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The collapse of parenting: Why it’s time for parents to grow up...

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be the parent

A significant portion of Sax’s book is devoted to the importance of parents modelling traits they want to encourage in their children. 

Chief among them, he says, should be humility and conscientiousness—which run counter to inflating a child’s self-esteem and sense of entitlement. To that end, he encourages parents to fortify their adult relationships so they are not overly concerned with pleasing their kids as a way of satisfying their own need for affection. Neufeld also urges parents, including his own adult children, to establish a network of surrogate caregivers—relatives, neighbours, daycare workers—who will not undermine their authority but back them up when they need help.

And invariably, they will. “Parenting is awfully frustrating and often a lonely place,” says Neufeld, especially when a child misbehaves. In those moments, he recommends parents reassure kids that their relationship isn’t broken. “When parents realize that they are their children’s best bet, it challenges them to their own maturity.” It gives them the confidence that they know what’s good for their kids, and that they should stand up to them—this is, in fact, an act of love required of parents. They become, in effect, the grown-ups their children need.

I've long said that most people don't really mature until they raise children.

Wow Stephen, way to humblebrag.

Really?  I don't think that's a humblebrag.  I could do a lot better humblebrag anyway.  (Is that a metahumblebrag or a humblebrag brag?)  I first realized the point above when I realized the change in myself over the month following my first baby's birth.  Then I noticed similar and even larger changes in others.  Is it a humblebrag for a parent to tell children they will understand something better when they are a little older?  Seems like simple wisdom to me.  Or are you taking issue with "I've long said"?  While sort of a brag, here it also serves to indicate that I'm adding to independent evidence of truths that this book is describing rather than just parroting it.  The latter justifies the possibly slight offense of the former.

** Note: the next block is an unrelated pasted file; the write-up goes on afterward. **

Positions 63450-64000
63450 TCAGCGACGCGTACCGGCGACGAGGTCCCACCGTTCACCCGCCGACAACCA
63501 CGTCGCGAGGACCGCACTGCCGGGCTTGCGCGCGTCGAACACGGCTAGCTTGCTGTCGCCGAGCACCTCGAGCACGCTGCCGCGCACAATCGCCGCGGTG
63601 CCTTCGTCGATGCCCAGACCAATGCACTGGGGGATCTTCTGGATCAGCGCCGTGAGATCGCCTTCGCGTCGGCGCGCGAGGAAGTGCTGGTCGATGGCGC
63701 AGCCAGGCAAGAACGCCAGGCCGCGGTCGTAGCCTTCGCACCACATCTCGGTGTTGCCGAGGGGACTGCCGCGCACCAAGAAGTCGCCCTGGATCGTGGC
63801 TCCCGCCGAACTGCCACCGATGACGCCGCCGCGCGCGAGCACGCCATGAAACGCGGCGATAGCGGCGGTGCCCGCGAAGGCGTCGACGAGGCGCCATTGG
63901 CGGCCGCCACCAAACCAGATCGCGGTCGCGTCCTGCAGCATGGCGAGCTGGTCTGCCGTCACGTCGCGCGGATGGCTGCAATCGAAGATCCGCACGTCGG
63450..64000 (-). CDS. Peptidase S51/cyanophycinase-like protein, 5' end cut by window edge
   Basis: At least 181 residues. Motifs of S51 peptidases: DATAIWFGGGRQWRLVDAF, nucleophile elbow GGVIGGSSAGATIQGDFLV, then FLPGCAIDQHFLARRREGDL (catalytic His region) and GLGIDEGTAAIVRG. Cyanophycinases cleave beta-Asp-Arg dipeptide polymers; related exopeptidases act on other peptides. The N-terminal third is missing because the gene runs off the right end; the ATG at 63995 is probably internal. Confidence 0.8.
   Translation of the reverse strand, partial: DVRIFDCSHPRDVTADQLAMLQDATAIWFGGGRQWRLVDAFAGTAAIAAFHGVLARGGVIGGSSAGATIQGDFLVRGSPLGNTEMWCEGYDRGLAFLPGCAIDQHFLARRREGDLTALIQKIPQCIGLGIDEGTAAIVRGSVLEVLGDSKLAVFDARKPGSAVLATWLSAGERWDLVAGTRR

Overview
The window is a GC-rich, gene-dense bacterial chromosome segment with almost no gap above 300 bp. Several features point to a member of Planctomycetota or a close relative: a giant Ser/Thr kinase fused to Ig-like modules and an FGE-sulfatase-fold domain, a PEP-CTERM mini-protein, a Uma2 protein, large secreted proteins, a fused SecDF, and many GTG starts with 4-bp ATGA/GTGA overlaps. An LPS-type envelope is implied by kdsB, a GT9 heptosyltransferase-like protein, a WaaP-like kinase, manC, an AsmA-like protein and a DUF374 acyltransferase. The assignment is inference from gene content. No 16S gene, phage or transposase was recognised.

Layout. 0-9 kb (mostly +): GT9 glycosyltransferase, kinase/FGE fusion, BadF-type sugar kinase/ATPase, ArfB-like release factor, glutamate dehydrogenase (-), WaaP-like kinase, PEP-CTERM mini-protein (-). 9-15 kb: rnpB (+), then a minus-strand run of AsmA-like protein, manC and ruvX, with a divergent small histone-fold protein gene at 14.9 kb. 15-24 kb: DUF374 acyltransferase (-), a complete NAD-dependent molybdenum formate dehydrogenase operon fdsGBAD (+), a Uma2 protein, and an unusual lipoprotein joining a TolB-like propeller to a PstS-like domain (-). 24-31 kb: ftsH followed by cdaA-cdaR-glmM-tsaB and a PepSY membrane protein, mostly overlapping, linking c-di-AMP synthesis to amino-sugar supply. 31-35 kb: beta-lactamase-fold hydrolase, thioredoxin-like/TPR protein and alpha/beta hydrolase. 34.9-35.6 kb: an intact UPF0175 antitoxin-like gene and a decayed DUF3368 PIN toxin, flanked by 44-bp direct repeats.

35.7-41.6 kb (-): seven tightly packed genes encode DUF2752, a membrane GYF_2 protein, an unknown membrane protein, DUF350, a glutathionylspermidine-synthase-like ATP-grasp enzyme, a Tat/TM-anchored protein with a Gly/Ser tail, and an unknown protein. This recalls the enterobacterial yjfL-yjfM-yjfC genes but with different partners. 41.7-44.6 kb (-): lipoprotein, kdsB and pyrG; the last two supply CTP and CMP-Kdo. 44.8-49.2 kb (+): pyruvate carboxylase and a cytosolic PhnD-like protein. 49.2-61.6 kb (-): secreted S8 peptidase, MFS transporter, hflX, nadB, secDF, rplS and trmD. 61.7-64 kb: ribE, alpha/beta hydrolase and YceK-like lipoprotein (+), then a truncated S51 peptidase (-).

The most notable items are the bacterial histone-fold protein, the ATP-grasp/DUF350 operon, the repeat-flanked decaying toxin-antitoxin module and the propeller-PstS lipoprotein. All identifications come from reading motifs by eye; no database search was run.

No offense but I need to work pretty hard to look at your issues

Eh?  You mean my notes are hard to read?  (Some people don't like long messages, I know, sorry.)  That I have issues that are hard to look at like a train wreck?  Perhaps, although I don't think they are in this area.

"Had some kids.  Now I know better."  

Yeah but they're already out there. You can't put them back.

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